New Zealand’s new foreign investment rules: Know all about them
New Zealand’s new foreign investment rules have widened the government’s powers to block foreign investment that could pose a threat to national security.
New Zealand has tightened its foreign investment rules in case of strategic assets. This means that the foreign investors who were looking to buy strategic assets will now have to convince the government that it is in the interest of the nation.
The new rules give the New Zealand government the power to reject foreign investments in areas deemed sensitive to the nation. The information was shared by New Zealand’s Associate Finance Minister David Parker.
David Parker, however, clarified that the power will only be used when it is deemed necessary to protect the interests of the nation. The rules aim to stop only those investments, which could potentially put the nation’s security or public order at risk.
The new foreign investment rules will apply to all crucial areas such as airports, ports, telecommunications sector, intelligence and military technology and electricity networks.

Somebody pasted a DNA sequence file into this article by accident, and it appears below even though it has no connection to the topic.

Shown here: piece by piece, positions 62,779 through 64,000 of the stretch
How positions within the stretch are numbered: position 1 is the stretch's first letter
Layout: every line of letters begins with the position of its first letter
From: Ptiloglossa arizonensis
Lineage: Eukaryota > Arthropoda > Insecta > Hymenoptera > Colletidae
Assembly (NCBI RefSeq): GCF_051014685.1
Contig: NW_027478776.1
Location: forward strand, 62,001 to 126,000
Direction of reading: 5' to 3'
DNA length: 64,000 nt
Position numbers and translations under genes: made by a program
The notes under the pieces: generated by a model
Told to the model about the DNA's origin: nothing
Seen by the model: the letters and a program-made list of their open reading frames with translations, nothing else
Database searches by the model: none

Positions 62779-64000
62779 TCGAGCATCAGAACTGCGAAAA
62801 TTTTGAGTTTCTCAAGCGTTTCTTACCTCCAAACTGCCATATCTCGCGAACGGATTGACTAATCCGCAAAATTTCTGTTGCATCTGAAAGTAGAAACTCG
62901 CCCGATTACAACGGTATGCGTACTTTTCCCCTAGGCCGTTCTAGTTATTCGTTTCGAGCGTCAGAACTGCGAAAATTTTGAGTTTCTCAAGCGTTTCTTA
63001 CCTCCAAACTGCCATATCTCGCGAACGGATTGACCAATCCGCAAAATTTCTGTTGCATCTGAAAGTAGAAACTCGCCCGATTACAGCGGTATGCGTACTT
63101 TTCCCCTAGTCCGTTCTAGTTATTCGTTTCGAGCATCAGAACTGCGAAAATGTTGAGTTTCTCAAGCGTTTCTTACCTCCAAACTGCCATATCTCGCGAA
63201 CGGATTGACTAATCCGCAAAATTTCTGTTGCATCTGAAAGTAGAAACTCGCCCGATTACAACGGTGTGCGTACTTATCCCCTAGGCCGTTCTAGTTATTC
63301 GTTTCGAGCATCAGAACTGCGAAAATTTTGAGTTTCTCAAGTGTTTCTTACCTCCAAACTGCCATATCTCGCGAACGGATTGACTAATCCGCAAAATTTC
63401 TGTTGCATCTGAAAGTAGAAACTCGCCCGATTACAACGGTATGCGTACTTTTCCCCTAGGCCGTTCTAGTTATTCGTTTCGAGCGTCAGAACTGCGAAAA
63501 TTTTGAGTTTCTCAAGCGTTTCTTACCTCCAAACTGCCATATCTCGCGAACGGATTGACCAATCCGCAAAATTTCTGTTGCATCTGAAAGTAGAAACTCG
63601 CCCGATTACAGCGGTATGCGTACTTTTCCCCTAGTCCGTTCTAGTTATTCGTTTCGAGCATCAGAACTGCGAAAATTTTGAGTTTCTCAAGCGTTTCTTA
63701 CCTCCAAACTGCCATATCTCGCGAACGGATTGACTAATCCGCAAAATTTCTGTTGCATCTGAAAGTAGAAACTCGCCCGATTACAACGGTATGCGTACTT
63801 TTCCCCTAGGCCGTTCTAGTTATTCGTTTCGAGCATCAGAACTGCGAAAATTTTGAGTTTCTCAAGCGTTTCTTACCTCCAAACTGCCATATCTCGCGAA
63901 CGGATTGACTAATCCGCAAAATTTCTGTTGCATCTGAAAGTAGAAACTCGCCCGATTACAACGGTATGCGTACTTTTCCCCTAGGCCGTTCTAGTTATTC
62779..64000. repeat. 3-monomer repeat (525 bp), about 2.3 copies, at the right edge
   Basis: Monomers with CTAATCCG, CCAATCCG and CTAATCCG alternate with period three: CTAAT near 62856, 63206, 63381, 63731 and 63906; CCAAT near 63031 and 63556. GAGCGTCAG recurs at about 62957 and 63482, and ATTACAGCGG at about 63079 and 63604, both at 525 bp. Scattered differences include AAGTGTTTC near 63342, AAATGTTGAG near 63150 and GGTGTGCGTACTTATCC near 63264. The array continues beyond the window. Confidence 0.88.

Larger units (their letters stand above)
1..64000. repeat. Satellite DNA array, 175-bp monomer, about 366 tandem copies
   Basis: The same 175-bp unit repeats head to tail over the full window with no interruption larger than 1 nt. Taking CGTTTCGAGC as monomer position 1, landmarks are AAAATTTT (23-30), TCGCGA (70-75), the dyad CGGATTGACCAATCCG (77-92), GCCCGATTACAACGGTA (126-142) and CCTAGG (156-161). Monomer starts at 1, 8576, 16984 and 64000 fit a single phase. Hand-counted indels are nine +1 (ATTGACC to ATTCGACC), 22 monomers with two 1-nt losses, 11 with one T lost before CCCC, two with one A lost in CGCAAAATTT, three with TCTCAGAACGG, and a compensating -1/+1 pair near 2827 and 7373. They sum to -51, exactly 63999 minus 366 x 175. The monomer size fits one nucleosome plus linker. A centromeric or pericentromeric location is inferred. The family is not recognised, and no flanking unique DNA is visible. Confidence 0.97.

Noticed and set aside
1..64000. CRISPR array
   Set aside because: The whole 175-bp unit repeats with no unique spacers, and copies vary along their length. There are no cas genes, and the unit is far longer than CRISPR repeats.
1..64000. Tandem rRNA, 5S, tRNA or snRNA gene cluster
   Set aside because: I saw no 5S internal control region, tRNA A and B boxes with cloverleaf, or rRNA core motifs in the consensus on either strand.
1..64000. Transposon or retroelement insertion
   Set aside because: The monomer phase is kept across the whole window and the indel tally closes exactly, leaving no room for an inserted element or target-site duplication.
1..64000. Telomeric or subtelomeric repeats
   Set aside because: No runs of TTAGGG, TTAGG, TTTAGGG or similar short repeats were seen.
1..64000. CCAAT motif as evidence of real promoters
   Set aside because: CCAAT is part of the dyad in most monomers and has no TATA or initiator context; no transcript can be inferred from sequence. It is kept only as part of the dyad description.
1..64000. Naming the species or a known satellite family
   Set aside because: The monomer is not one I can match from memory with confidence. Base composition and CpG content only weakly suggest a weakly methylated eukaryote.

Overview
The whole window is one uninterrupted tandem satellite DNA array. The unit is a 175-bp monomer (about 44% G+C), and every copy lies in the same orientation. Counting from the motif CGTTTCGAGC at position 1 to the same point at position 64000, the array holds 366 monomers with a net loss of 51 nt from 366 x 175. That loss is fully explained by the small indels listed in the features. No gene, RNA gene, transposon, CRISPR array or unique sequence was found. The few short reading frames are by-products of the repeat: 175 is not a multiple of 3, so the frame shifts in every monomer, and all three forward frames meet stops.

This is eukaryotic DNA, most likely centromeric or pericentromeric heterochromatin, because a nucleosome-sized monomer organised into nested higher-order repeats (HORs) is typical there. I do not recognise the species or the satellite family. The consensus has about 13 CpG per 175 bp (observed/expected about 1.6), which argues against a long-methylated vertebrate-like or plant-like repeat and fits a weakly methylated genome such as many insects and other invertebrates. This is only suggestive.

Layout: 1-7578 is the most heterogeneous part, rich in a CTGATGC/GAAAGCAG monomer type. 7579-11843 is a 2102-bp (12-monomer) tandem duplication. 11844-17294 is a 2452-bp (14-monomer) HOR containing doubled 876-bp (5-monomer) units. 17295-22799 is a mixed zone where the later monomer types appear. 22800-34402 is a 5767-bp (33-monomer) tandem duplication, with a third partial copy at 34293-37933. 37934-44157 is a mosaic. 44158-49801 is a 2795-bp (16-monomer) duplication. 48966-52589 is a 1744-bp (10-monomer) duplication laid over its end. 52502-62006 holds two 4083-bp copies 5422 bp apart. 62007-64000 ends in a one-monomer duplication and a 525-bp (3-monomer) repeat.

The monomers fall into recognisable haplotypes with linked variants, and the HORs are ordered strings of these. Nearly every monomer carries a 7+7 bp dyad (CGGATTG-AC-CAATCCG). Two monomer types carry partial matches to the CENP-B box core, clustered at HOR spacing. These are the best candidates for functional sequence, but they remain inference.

The new rules will also give the power to the New Zealand government to reject any foreign investment in media firms if it has the potential to threaten the democratic structure of the nation.
How will the new rules change foreign investment in New Zealand?
The foreign investors looking to invest in the strategic assets of New Zealand will now need to convince the government that their deal is in the national interest to get a go-ahead.
Foreign investors from which countries will be affected by the new rules?
New Zealand’s Associate Finance Minister David Parker clarified that the new rules are not aimed at targeting China, which is one of New Zealand's largest trading partner. The new rules will be applicable to all foreign investors, regardless of which country they belong to.
The new rules will be applicable to which sectors?
The new foreign investment rules will apply to all sensitive areas of the nation including important infrastructure, airports, ports, telecommunications sector, power, intelligence agencies and firms developing military technology.
How will be new rules help New Zealand?
The new foreign investment rules will give the New Zealand government the power to reject all the foreign investments in important and sensitive areas, which it feels might be against the nation’s interest.
This is not the first instance of screening foreign investment, as previously also foreign investments have been screened based on the buyer’s character or financial capability to complete the transaction.
The intelligence agencies also have the power to screen military and infrastructure projects, keeping in mind national security.